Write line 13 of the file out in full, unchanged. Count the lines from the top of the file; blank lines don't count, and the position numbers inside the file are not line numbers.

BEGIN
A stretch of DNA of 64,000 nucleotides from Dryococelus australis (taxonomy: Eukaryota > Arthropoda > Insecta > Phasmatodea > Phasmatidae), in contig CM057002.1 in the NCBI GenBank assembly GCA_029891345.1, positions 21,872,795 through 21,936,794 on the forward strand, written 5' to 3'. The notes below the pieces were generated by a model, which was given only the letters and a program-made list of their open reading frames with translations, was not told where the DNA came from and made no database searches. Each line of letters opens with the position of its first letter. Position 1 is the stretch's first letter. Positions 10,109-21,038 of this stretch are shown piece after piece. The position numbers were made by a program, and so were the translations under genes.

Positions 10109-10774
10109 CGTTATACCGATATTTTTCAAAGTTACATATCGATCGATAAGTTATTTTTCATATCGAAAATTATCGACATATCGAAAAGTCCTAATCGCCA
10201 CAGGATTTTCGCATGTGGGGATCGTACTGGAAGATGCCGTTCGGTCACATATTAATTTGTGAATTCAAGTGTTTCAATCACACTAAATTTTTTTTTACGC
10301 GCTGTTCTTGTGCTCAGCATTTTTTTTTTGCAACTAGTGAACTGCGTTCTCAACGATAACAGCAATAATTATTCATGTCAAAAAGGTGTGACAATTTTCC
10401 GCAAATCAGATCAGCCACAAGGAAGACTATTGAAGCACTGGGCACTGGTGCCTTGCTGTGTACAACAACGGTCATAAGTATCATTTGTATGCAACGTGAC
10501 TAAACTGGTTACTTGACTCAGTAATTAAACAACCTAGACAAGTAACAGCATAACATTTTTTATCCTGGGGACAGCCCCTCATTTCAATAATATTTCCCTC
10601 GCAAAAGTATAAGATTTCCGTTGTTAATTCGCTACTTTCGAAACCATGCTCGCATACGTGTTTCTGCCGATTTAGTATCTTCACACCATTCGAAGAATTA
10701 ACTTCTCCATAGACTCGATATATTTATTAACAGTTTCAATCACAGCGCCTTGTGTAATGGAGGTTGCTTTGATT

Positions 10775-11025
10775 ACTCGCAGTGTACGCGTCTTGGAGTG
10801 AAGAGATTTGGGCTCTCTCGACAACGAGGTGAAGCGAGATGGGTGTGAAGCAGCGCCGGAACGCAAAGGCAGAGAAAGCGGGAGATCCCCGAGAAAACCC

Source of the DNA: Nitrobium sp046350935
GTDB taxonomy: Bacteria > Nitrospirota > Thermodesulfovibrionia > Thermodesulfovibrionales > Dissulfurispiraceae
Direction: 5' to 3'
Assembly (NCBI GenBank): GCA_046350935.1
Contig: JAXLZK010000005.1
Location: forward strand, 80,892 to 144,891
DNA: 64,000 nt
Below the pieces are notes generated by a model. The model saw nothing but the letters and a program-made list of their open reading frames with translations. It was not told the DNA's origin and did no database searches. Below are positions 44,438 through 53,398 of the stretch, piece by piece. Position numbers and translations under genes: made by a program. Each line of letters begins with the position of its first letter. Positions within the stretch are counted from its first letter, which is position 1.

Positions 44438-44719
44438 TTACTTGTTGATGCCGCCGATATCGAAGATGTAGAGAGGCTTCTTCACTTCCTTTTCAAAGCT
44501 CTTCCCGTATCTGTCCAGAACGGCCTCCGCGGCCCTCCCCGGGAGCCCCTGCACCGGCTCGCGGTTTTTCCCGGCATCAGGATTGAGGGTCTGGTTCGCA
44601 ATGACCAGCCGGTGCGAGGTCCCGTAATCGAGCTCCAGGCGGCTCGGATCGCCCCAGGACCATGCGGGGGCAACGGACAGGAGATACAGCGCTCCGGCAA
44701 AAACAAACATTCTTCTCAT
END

Source of the DNA: Nitrobium sp046350935